The first step is to decide what the cobot will do, then break this job into steps and movements the arm needs to make. It’s important to note each detail of the process because the cobot cannot intuit or fill in any missing steps on its own.
For example, when loading a CNC mill, a cobot may need to perform these steps:
Open CNC machine door (e.g., grasp or hook the handle, rotate the arm to pull the door open)
Rotate arm to move gripper to a tray of blanks
Pick up the blank (e.g., open gripper, grasp blank, close gripper)
Rotate arm to move blank to fixture inside milling machine
Insert blank into fixture
Move arm outside machine
Close CNC machine door (e.g., grasp or hook the handle, rotate the arm to pull the door closed)
Rotate arm and align gripper to press start button
Wait for signal from CNC machine that cycle is complete
Then these steps are reversed to unload the finished workpiece and place it on a tray or conveyor, and the cycle begins again.
In addition to the physical steps of the process, work instructions must take into account known obstacles or special patterns of movement the cobot will need to navigate. These include physical space limits (i.e. walls) or things it must reach around, between, or through to do its work. Remember also that you’ll need to teach the cobot in its actual work location so it can learn the precise distances it is moving and sizes of parts it grasps.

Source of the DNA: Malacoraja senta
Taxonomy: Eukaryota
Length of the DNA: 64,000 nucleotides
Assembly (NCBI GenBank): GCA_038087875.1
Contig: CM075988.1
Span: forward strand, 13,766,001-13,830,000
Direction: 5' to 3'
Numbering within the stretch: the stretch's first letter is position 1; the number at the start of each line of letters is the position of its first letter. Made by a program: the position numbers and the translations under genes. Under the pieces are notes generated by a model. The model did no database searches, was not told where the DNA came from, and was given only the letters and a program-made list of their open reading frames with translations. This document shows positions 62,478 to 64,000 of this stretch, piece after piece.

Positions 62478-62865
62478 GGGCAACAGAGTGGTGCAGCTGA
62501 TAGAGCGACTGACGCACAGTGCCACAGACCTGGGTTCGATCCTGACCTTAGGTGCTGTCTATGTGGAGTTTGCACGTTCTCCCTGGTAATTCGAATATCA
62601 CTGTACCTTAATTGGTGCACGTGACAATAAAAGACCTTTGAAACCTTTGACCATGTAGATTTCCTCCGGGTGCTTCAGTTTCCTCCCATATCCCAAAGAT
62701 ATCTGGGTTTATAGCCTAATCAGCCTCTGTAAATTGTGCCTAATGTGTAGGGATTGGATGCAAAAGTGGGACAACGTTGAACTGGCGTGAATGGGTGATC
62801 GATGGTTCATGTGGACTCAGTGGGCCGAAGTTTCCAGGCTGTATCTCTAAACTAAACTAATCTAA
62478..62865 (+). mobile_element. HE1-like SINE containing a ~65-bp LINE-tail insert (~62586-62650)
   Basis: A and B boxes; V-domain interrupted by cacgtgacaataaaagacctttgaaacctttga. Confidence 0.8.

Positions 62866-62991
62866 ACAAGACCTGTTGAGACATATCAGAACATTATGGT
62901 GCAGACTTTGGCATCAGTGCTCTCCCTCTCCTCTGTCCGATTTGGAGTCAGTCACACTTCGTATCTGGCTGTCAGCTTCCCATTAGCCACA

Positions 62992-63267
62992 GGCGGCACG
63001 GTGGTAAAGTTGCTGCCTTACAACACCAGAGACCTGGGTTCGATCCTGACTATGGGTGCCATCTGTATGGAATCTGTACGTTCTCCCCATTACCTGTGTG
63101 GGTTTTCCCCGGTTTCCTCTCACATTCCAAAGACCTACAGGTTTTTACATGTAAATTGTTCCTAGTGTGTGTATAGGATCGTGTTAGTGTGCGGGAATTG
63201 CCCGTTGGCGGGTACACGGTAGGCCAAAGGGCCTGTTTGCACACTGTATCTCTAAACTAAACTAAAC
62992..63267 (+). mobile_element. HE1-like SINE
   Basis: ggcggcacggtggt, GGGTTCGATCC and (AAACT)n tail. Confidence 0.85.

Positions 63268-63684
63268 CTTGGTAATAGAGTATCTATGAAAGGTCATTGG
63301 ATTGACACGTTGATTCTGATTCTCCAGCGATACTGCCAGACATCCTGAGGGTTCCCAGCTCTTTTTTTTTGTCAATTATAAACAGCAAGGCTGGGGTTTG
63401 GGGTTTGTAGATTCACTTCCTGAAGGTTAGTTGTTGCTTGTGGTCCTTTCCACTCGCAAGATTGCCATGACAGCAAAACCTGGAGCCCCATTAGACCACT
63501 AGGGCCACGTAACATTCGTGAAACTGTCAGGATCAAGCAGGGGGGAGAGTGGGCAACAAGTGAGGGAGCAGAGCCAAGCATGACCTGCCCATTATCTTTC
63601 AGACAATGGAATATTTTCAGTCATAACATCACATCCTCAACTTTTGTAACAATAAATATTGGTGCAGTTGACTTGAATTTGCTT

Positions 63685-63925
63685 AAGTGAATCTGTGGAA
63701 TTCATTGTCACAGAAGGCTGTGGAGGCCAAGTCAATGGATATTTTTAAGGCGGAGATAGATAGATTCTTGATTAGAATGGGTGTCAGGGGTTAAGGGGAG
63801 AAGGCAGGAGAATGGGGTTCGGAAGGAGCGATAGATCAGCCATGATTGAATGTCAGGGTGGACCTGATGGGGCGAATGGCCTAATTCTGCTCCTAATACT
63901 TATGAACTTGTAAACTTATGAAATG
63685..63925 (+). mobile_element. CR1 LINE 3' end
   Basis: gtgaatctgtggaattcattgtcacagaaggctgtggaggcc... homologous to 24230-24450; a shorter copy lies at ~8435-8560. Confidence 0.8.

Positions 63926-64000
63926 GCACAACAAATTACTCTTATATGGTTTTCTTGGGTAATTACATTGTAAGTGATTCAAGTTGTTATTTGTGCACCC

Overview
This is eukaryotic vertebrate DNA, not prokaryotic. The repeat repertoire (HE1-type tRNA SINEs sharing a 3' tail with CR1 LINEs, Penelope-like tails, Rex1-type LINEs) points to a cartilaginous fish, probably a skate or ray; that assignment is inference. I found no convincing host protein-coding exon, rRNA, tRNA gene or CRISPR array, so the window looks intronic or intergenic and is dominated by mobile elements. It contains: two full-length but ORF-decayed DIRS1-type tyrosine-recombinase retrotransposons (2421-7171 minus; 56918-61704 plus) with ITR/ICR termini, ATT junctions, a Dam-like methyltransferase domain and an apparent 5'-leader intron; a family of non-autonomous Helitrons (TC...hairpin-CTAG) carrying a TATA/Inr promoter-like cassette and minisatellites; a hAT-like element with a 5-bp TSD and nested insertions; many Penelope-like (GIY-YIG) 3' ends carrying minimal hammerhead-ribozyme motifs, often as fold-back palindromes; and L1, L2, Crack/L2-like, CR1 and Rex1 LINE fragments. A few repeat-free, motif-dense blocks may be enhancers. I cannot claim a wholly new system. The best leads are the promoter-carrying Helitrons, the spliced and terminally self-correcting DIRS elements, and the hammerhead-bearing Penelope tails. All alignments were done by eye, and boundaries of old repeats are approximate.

Cobots Benefit Your Manufacturing Workforce
Cobots make great coworkers for CNC machines and human employees too.
While a cobot can run unattended for hours at a time, it’s also safe enough for humans to be nearby, even to work side-by-side, without guarding or safety fencing. Special power and force limiting design means a cobot moves more slowly than an industrial robot, and includes sensors that anticipate collisions and avoid pinching limbs. They are also designed to be compact, smooth, and cool to the touch at all times.
But these on-board safety features don’t limit their physical capabilities. With six or seven axes of motion, cobot arms can perform all the actions a person’s arm makes without tiring or stopping. Several options for reach (i.e. distance the arm extends) and payload (i.e. weight the arm can lift, including tooling) are available as well.
The advantage for workers is better ergonomics on the job because the cobot takes on the repetitive movements like bending, twisting, lifting, and standing in the same spot for hours at a time. Workers also benefit from being able to leave the CNC machine area, which reduces their exposure to dust, chips, heat, and bright light from a laser or welder.
Implementing cobots can also lead to higher job satisfaction and retention. Teaching and overseeing a cobot can be more interesting than tending a CNC machine.
Operations managers may also choose to assign workers to higher-level or more critical manual tasks since a cobot and CNC machine pair can run for long stretches without attention. This allows operators to check in on them while still spending most of their time on other work.